Liebaert announces run for Douglas County sheriff

County Board Chair Mark Liebaert says he offers law enforcement and administrative experience.

Mark Liebaert2.jpg
Douglas County Board Chairman Mark Liebaert announces plans to run as a Democrat for the county's four-year term for sheriff.
Shelley Nelson / Superior Telegram

SUPERIOR — A third candidate is in the running to be the next Douglas County sheriff.

Douglas County Board Chairman Mark Liebaert announced Wednesday, May 4, that he will be running as a Democrat to lead the county’s law enforcement efforts for the next four years.

Douglas County Detective Matt Izzard and Deputy Brian Witt announced their intent to run earlier this year after Sheriff Tom Dalbec announced he wouldn’t be seeking reelection this year.

"I felt the people who decided to run — nice, well-respected deputies — don't have command or administrative experience," said Liebaert, 67. "In the biggest department the county has, I think you need to have some of that."

Liebaert has 16 years of law enforcement experience, including working as a warden for the Wisconsin Department of Natural Resources and an officer with the Superior Police Department.


However, he said it’s all the experience he’s gained since leaving the police department that provides the necessary administrative experience that is required for the job.

“During my tenure in running the forestry department for 18-plus years, I’ve had some of that budget experience for money actually being made, which could pertain to the jail,” Liebaert said. “Then help being in charge of a $59 million budget, 260-plus employees.”

Liebaert has served on the County Board since 2001 and served as its chair for the last six years.

During his tenure as chairman, the county has experienced four disasters, including two floods, the 2018 Husky Energy refinery fire and the pandemic. He said during the pandemic, he and county administrator Ann Doucette were responsible for most of the decisions concerning the county budget and keeping the County Board informed about what was happening.

Among the issues Liebaert said he plans to address are the jail and the impending change in the command staff.

"This is going to be a rough transition, because you've lost the sheriff; you're going to lose your chief deputy and one of the lieutenants is retiring," Liebaert said. "Basically, the command structure of the sheriff's department is going to be a changing of the guard."

Liebaert said the command structure needs another look to ensure it is serving the sheriff’s office and the public.

If elected sheriff, Liebaert said he hopes that both deputies running for office against him step up into leadership roles within the sheriff's office.


"My hope is that when I go to leave the sheriff's department there's somebody that makes sense to run for that job," Liebaert said.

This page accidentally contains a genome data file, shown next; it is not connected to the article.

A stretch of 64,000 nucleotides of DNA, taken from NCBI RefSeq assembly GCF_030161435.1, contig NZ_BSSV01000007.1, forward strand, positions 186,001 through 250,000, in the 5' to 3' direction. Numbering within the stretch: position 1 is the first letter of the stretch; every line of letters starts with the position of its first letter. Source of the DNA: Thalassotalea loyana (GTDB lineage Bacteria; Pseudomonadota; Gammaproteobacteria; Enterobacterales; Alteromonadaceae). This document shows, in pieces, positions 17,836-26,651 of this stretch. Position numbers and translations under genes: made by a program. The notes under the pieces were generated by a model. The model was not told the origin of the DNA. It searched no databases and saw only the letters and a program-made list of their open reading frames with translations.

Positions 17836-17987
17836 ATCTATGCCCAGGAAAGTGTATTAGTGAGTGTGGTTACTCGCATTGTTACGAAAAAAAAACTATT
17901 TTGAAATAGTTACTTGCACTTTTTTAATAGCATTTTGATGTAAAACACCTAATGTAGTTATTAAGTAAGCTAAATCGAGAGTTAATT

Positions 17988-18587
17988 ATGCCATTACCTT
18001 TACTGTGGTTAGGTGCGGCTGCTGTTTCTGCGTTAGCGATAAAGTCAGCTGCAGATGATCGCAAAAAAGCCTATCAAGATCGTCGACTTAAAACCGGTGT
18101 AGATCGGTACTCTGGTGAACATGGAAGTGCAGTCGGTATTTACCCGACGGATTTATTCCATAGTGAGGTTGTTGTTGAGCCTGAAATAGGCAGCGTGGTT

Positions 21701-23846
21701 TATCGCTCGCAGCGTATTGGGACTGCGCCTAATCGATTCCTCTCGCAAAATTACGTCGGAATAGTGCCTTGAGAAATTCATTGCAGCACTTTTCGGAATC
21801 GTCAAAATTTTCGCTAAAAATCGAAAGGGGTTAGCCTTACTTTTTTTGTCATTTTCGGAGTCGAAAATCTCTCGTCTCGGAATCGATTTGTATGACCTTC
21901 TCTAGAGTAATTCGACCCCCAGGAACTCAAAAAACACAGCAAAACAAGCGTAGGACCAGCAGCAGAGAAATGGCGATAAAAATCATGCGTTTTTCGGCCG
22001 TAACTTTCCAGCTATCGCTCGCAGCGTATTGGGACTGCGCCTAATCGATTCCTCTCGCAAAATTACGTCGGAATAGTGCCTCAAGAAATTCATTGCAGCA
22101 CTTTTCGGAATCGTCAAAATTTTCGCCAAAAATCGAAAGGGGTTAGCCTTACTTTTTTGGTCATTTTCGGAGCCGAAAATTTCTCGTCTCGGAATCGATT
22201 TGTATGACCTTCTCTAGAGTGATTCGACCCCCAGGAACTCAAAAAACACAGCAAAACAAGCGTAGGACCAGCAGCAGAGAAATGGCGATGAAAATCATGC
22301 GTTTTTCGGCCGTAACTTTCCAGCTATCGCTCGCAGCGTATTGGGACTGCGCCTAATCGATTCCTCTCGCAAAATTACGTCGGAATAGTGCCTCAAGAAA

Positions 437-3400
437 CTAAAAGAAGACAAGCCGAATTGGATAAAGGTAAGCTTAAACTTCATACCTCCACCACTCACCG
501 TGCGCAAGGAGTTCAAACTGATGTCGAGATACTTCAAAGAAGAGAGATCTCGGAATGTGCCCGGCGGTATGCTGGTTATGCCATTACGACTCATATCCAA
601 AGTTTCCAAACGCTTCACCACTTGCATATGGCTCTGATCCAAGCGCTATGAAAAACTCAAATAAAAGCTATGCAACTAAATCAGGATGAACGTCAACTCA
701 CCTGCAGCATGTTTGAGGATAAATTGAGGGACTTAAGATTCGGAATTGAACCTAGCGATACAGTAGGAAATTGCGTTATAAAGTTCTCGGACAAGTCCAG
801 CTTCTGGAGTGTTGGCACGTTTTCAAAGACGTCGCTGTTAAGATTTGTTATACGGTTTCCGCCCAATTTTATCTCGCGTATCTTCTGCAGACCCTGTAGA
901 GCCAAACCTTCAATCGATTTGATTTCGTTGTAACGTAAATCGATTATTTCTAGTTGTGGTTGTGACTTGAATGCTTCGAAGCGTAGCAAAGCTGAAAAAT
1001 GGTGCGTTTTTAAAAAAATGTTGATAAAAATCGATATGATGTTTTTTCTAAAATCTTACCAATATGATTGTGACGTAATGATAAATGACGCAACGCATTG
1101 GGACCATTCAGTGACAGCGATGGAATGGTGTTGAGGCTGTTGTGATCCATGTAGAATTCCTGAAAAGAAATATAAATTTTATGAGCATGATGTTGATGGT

In the jail, Liebaert said he wants to look at the county’s policy on housing inmates for other counties, the state and other agencies, to ensure that revenue generated by the practice isn’t merely an offset but covers the county’s costs for providing the service.

Other issues Liebaert said he wants to focus on is restoring the rescue squad, a volunteer squad that responded to car accidents, and search and rescue calls before it was eliminated in 2007 when it was cut from the sheriff’s budget.

Liebaert said he will reinstitute a sheriff’s auxiliary because it makes sense to give people willing to volunteer their time the opportunity.

"Why have a deputy working overtime to stand over a parade shutdown in Solon Springs on the highway when you can have a volunteer auxiliary member who wants to help. … That's a no-brainer," Liebaert said.

Liebaert said he will be a strong advocate for sheriff’s department equipment needs with the County Board. The Sheriff’s Office doesn’t even have body cameras, he said.

Other things he plans to focus on includes working cooperatively with the Superior Police Department to take advantage of the city’s initiatives to move law enforcement forward and meet with town and village officials and the Towns Association regularly to keep people apprised of happenings in the sheriff’s office.

"There's all kinds of things that happen in the sheriff's department that people want to know," Liebaert said. "There were four squads looking for a guy out by my area. You can't believe the calls that I got. … They want to know what the sheriff's department is doing to make them safer."


Candidates have until June 1 to finalize their nominations. All three candidates will face off in the primary election Aug. 9, with the winner moving to the general election Nov. 8.

Shelley Nelson is a reporter with the Duluth Media Group since 1997, and has covered Superior and Douglas County communities and government for the Duluth News Tribune from 1999 to 2006, and the Superior Telegram since 2006. Contact her at 715-395-5022 or
What To Read Next
The festival embraces all things cold, like ice carousels and sledding, but also hot air balloon rides and the coronation of pet royalty.
As reported by Douglas County Circuit Court.
Full moon arrives Feb. 5.
Read the latest news in the Dispatches from Douglas County newsletter published every Friday.